Methods: We used supervised data from 3092 stage I and II breast cancer cases (with 394 recurrences), diagnosed between 1993 and 2006 inclusive, of patients at Kaiser Permanente Washington and cases in the Puget Sound Cancer Surveillance System. Our goal was to classify each month after primary treatment as pre- versus post-SBCE. The prediction feature set for a given month consisted of registry variables on disease and patient characteristics related to the primary breast cancer event, as well as features based on monthly counts of diagnosis and procedure codes for the current, prior, and future months. A month was classified as post-SBCE if the predicted probability exceeded a probability threshold (PT); the predicted time of the SBCE was taken to be the month of maximum increase in the predicted probability between adjacent months.

Results: The Kaplan-Meier net probability of SBCE was 0.25 at 14 years. The month-level receiver operating characteristic curve on test data (20% of the data set) had an area under the curve of 0.986. The person-level predictions (at a monthly PT of 0.5) had a sensitivity of 0.89, a specificity of 0.98, a positive predictive value of 0.85, and a negative predictive value of 0.98. The corresponding median difference between the observed and predicted months of recurrence was 0 and the mean difference was 0.04 months.

Conclusions: Data mining of medical claims holds promise for the streamlining of cancer registry operations to feasibly collect information about second breast cancer events.
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http://dx.doi.org/10.2196/18143DOI Listing
http://www.ncbi.nlm.nih.gov/pmc/articles/PMC7459434PMC
August 2020

Microtubule-targeting agents can sensitize cancer cells to ionizing radiation by an interphase-based mechanism.

Onco Targets Ther 2017 24;10:5633-5642. Epub 2017 Nov 24.

Hofstra Northwell School of Medicine, Hempstead.

Background: The cytotoxic effects of microtubule-targeting agents (MTAs) are often attributed to targeted effects on mitotic cells. In clinical practice, MTAs are combined with DNA-damaging agents such as ionizing radiation (IR) with the rationale that mitotic cells are highly sensitive to DNA damage. In contrast, recent studies suggest that MTAs synergize with IR by interfering with the trafficking of DNA damage response (DDR) proteins during interphase. These studies, however, have yet to demonstrate the functional consequences of interfering with interphase microtubules in the presence of IR. To address this, we combined IR with an established MTA, mebendazole (MBZ), to treat glioma cells exclusively during interphase.

Materials And Methods: To test whether MTAs can sensitize interphase cells to IR, we treated GL261 and GBM14 glioma cells with MBZ during 3-9 hours post IR (when the mitotic index was 0%). Cell viability was measured using a WST-1 assay, and radiosensitization was quantified using the dose enhancement factor (DEF). The effect of MBZ on the DDR was studied via Western blot analysis of H2AX phosphorylation. To examine the effects of MTAs on intracellular transport of DDR proteins, Nbs1 and Chk2, cytoplasmic and nuclear fractionation studies were conducted following treatment of glioma cells with MBZ.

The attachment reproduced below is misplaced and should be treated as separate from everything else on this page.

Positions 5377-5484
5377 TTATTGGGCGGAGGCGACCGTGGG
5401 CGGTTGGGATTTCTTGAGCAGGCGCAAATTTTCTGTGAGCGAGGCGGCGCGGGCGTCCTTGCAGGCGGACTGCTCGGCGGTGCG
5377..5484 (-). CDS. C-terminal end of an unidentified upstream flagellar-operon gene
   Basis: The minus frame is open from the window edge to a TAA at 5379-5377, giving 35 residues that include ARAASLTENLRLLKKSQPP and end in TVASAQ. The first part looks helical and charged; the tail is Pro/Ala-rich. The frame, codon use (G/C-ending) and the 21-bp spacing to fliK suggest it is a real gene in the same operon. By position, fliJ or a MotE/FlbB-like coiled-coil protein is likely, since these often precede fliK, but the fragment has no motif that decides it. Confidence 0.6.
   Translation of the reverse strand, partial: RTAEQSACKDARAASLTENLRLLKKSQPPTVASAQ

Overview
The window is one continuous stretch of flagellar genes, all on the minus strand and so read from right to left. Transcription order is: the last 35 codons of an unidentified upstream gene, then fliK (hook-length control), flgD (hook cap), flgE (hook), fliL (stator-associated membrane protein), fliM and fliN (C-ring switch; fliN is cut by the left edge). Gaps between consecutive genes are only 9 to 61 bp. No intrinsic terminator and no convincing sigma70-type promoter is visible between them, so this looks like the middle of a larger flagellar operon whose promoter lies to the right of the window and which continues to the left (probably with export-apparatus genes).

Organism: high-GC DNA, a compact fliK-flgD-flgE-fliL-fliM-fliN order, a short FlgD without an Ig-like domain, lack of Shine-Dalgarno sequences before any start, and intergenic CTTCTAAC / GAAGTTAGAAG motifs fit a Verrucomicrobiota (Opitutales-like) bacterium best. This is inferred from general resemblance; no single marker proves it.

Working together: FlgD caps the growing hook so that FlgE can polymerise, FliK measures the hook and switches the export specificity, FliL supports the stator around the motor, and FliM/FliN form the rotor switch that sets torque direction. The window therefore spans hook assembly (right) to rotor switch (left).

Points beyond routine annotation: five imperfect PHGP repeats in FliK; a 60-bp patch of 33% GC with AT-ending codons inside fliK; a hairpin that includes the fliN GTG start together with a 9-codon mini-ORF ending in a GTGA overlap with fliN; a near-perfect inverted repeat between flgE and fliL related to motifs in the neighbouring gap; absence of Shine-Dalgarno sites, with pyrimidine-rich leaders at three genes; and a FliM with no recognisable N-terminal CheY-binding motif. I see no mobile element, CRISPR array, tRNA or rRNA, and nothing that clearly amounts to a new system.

Results: Treatment with MBZ sensitized interphase cells to the effects of IR, with a maximal DEF of 1.34 in GL261 cells and 1.69 in GBM14 cells. Treatment of interphase cells with MBZ led to more sustained γH2AX levels post IR, indicating a delay in the DDR. Exposure of glioma cells to MBZ resulted in a dose-dependent sequestration of Chk2 and Nbs1 in the cytoplasm.

Conclusion: This study demonstrates that MBZ can sensitize cancer cells to IR independently of the induction of mitotic arrest. In addition, evidence is provided supporting the hypothesis that MTA-induced radiosensitization is mediated by inhibiting DDR protein accumulation into the nucleus.
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http://dx.doi.org/10.2147/OTT.S143096DOI Listing
http://www.ncbi.nlm.nih.gov/pmc/articles/PMC5703169PMC
November 2017

Increased putamen hypercapnic vasoreactivity in levodopa-induced dyskinesia.

JCI Insight 2017 10 19;2(20). Epub 2017 Oct 19.

Center for Neurosciences, Feinstein Institute for Medical Research, Manhasset, New York, USA.

In a rodent model of Parkinson's disease (PD), levodopa-induced involuntary movements have been linked to striatal angiogenesis - a process that is difficult to document in living human subjects. Angiogenesis can be accompanied by localized increases in cerebral blood flow (CBF) responses to hypercapnia. We therefore explored the possibility that, in the absence of levodopa, local hypercapnic CBF responses are abnormally increased in PD patients with levodopa-induced dyskinesias (LID) but not in their nondyskinetic (NLID) counterparts. We used H215O PET to scan 24 unmedicated PD subjects (12 LID and 12 NLID) and 12 matched healthy subjects in the rest state under normocapnic and hypercapnic conditions. Hypercapnic CBF responses were compared to corresponding levodopa responses from the same subjects. Group differences in hypercapnic vasoreactivity were significant only in the posterior putamen, with greater CBF responses in LID subjects compared with the other subjects. Hypercapnic and levodopa-mediated CBF responses measured in this region exhibited distinct associations with disease severity: the former correlated with off-state motor disability ratings but not symptom duration, whereas the latter correlated with symptom duration but not motor disability. These are the first in vivo human findings linking LID to microvascular changes in the basal ganglia.